A Randomized Study of Combined Haplo-identical Umbilical Cord Blood Transplantation vs. Double Umbilical Cord Blood Transplantation in Patients With Hematologic Malignancies
This is a clinical trial for subjects with hematologic malignancies ( acute myelogenous
leukemia, acute lymphocytic leukemia, Hodgkin's or Non-Hodgkin's lymphoma, or
myelodysplastic syndrome) who are in need of a donor stem cell transplant, and for whom an
umbilical cord blood transplant is thought to be the best option. For allogeneic transplant
donors, we typically try to use related family members, such as brothers or sisters, or
volunteer donors who are 'HLA matched', i.e. share similar proteins on their cells. This
study is for subjects for whom such a matched sibling donor or a matched unrelated donor is
This study tests a new method of bone marrow transplantation called combined haplo-identical
cord (haplo-cord) transplantation. In this procedure, cells from a related donor who shares
half of the HLA proteins ( haplo-identical)are collected from the blood, as well as cells
from an umbilical cord, and then both are transplanted. It is hoped that by using cells from
a haplo-identical relative, subjects will have a faster recovery and require fewer
transfusions. Over time the haplo-identical cells from the relative are replaced by the
cells from the cord blood. The combined transplantation of haplo-identical stem cells and
cord blood has previously been used in approximately 60 subjects with very encouraging
The purpose of this study is to compare the efficacy of haplo-cord transplant (
"investigational" arm) with the more commonly used procedure in which only the cells
contained in one or two umbilical cords are infused ("standard" arm). Subjects will be
randomly assigned into either the haplo-cord group or the umbilical cord group.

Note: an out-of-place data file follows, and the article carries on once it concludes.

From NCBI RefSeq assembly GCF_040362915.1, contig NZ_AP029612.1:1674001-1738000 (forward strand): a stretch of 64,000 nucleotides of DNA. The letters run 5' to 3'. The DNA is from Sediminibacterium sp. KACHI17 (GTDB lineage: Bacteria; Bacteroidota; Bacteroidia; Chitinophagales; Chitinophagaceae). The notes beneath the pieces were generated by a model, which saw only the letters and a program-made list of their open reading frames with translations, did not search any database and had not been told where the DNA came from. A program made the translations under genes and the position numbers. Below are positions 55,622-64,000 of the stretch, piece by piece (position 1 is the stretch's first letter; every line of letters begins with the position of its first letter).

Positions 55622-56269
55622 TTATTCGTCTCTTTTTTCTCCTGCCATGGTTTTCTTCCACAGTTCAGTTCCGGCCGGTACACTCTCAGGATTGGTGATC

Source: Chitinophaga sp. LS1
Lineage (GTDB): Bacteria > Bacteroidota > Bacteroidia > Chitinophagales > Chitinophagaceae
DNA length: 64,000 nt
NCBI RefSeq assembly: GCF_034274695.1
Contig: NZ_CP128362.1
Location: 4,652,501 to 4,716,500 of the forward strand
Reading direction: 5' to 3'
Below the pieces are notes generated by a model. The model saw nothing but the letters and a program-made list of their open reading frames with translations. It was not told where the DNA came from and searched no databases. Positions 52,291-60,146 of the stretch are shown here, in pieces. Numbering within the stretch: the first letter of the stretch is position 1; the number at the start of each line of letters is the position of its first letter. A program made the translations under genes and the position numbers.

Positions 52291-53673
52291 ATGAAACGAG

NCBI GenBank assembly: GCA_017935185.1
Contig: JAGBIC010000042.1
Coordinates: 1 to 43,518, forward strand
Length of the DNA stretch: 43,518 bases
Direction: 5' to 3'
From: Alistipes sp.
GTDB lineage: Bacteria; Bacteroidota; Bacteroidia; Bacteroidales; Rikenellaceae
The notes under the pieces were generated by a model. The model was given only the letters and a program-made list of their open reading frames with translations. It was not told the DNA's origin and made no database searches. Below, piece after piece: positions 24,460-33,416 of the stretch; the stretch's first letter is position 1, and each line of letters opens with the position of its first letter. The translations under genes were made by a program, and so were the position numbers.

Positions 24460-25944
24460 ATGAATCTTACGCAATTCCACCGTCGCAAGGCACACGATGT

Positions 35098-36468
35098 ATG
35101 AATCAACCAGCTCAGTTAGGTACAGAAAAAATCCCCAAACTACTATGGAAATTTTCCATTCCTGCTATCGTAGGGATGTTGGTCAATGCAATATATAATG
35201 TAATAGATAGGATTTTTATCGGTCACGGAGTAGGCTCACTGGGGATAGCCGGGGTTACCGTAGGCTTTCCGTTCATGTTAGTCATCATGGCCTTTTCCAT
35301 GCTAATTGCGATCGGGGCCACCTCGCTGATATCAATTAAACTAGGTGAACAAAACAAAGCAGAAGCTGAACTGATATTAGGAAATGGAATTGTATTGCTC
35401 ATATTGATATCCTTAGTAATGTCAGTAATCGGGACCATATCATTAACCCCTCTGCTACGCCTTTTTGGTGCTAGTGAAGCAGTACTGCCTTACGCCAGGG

If randomized to the haplo-cord group, a family member will undergo a stem cell collection.
In both arms, subjects will receive a "conditioning regimen" prior to transplantation. The
conditioning regimen consists of chemotherapy, which is meant to destroy the cancer cells
and suppress the immune system to allow the transplanted cells to grow. Subjects will remain
in the hospital until the stem cells are fully recovered, which is usually 4 to 6 weeks
after the transplant. Subjects will have bone marrow aspiration and biopsy at 3 weeks, 4
weeks, 2 months, 6 months and 1 year after the transplant and then yearly thereafter.
Participation in the study will continue for up to 5 years after transplantation.
Allocation: Randomized, Endpoint Classification: Efficacy Study, Intervention Model: Parallel Assignment, Masking: Open Label, Primary Purpose: Treatment
Rate of neutrophil engraftment after combined haplo-identical cord with that of umbilical cord blood transplantation.
estimation of 24 months to determine engraftment rates for all subjects
Koen van Besien, MD, PhD
Weill Medical College of Cornell University
United States: Institutional Review Board
|Weill Cornell Medical College||New York, New York 10021|